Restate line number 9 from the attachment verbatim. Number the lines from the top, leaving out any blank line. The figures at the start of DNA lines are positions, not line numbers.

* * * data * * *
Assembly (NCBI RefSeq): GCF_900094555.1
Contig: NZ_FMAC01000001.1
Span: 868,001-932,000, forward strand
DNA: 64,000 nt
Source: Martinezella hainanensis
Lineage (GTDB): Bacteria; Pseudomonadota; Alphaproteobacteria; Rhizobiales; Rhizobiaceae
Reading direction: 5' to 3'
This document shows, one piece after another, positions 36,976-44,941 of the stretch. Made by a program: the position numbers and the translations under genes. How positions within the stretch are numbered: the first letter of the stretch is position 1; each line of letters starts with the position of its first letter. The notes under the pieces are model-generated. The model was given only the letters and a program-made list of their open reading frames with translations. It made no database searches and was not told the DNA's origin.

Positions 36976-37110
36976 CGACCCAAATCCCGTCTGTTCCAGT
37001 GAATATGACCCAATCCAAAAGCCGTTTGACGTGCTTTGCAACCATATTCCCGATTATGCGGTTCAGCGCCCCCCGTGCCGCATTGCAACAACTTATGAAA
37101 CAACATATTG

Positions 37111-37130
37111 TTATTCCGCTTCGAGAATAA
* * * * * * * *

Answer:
Positions 36976-37110